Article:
The past year ended with another fine running into the millions. The electronic goods retailer notebooksbilliger.de AG was issued a penalty notice for €10.4 million in December 2020. The company was accused of video-monitoring employees.
Lower Saxony’s State Commissioner for Data Protection (LfD) announced the measure in a press release – a rare occurrence in Germany. The GDPR Portal therefore requested information from the authorities about what fines were imposed last year and how many data breaches in accordance with Article 33 GDPR were reported to the authorities.
283 fines with a total amount of €48.1 million were imposed by the authorities, an increase of about 50 percent over the figure for the previous year (187). The supervisory authority in North Rhine-Westphalia leads the way with 93, followed by NorthThuringia (39) and Saxony (30).
The highest fine was that issued by Hamburg’s data protection supervisory authority to H&M. The German arm of the Swedish clothing retailer spied on hundreds of employees at its Nuremberg service center and was penalized €35.3 million. It is also the highest fine imposed in Germany to date for data protection violations. The fine on notebooksbillger.de ranks second, followed by the €1.24 million penalty for a violation of the GDPR by the AOK Baden-Württemberg. The health insurer had collected data from hundreds of participants in sweepstakes and misused it for advertising purposes.
However, these record fines should not disguise the fact that the overwhelming number of fines are in the three- to four-digit euro range. They do not relate to large international companies, but small and medium-sized enterprises and natural persons.
One striking aspect revealed by the survey is that the German Federal Commissioner for Data Protection and Freedom of Information (BfDI) did not issue a single penalty notice in 2020. It may be that the authority wants to await the court’s ruling in the proceedings against 1&1 Telekom. The concept of the German Conference of Data Protection Supervisory Authorities (DSK) was applied in setting the level of that fine. Even before the proceedings, some legal experts criticized the fact that the model used to calculate fines was mainly based on a company’s turnover. On November 11, 2020, the court confirmed that there had been a data protection breach on the merits of the case, but sharply reduced the fine from the original €9.55 million to just €900 thousand. The supervisory authorities in Bavaria, Bremen and Schleswig-Holstein (ULD) also did not issue any fines last year. The ULD was once regarded as the most stringent supervisory authority, but seems to have changed its course: It also did not issue a penalty notice in 2019.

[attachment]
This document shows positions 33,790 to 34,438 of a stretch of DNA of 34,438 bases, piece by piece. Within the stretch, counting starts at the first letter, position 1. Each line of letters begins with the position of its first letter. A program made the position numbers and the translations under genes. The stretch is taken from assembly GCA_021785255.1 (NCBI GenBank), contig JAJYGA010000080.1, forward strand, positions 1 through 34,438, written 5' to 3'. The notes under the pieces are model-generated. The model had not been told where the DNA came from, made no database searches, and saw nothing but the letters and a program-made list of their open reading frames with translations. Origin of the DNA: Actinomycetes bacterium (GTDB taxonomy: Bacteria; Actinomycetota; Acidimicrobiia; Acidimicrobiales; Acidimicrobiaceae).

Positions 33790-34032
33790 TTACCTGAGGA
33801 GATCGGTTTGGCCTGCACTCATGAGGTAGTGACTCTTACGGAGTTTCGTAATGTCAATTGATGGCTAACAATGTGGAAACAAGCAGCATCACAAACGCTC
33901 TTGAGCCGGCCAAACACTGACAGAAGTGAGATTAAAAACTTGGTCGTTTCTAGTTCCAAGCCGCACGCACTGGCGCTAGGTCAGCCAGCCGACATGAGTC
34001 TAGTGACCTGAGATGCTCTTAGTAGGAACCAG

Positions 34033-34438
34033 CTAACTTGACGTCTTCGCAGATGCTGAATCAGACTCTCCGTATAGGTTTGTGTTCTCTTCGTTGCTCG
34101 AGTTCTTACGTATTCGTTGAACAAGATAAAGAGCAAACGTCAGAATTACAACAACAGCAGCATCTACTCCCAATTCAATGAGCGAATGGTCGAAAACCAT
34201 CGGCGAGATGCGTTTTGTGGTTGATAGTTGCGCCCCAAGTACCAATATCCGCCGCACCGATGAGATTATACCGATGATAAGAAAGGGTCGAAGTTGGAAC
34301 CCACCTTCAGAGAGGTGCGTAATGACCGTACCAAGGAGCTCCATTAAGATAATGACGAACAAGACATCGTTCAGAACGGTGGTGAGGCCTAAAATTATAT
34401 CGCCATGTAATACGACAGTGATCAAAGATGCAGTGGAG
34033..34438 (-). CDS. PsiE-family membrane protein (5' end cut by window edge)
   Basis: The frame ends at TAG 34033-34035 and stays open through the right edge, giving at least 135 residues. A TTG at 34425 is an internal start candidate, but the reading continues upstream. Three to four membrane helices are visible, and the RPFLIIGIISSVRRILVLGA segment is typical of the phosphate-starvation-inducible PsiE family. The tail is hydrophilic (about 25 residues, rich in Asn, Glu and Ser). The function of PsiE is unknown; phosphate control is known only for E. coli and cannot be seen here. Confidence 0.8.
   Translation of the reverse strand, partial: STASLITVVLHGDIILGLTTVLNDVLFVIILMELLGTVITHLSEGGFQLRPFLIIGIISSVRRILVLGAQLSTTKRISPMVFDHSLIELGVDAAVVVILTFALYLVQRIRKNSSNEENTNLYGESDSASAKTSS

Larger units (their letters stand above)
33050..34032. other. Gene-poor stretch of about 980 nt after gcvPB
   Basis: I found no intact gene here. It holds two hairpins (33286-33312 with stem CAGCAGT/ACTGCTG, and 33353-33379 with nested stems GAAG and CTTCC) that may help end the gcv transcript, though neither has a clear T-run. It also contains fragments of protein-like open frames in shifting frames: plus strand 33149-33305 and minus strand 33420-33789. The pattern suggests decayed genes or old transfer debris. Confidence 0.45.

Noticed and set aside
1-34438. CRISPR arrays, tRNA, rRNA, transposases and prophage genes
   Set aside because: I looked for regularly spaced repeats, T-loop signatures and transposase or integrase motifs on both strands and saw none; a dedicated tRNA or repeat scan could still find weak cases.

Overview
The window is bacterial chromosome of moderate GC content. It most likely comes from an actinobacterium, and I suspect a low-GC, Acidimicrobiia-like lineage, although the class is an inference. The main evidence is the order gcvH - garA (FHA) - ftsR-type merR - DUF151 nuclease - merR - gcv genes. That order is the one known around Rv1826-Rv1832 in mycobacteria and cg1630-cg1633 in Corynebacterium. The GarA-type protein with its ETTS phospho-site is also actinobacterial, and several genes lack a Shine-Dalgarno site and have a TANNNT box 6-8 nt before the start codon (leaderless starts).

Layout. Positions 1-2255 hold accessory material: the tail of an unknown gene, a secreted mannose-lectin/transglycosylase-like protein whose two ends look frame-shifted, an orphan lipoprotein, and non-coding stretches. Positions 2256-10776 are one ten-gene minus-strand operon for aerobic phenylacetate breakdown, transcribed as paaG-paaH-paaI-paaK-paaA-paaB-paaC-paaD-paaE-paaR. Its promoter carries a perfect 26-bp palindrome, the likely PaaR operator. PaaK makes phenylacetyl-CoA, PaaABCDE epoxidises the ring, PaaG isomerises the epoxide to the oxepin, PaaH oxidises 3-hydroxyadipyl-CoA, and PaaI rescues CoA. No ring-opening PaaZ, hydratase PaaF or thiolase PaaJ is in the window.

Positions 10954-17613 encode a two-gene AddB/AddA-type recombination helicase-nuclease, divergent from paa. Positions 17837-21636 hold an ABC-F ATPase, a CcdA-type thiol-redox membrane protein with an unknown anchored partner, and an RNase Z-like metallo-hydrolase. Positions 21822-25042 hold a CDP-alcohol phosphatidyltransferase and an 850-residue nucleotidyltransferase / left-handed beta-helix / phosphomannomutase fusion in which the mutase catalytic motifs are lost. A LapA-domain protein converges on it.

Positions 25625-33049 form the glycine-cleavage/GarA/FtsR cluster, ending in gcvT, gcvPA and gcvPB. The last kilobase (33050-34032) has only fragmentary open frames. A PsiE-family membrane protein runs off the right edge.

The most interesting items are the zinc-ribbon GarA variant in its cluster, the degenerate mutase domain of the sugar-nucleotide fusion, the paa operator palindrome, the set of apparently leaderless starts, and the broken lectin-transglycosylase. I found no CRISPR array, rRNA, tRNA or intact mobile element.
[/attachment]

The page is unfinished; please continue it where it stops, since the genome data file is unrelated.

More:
The causes of the breaches of the GDPR come as little surprise: They mainly involve violations of the obligations to provide access to and information on personal data (Articles 12 to 15 GDPR), unlawful processing of personal data (Articles 5 and 6 GDPR), such as video surveillance, impermissible database inquiries, and transfer of data to third parties. A lack of or inadequate protective measures to ensure security in data processing (Article 32 GDPR) are some of the violations that were punished and were not infrequently committed in connection with sending documents. As regards the latter, one ruling is a reminder that data protection must also be ensured outside the digital world: A tax consultant was punished for storing files in a multi-story car park. Even clubs had to pay smallish fines because they published lists of their members in social media without obtaining valid consent for that.
Another striking aspect is the greater prevalence of cases in which natural persons were punished for using data processed as part of their professional activities for other purposes (not seldom private ones). Several fines were imposed, on police officers for example, due to unauthorized database inquiries or the use of data to contact people privately.
Another interesting fact in light of the Covid-19 pandemic is that several fines were imposed on catering establishments in connection with contact tracing. In that sense, the debate about data privacy that had accompanied implementation of the measures to curb the coronavirus throughout the whole year had real-life impacts – both for the data subjects and the establishments, pubs and restaurants, who now find themselves having to step into what is for some the new role of a data processor and come to terms with that.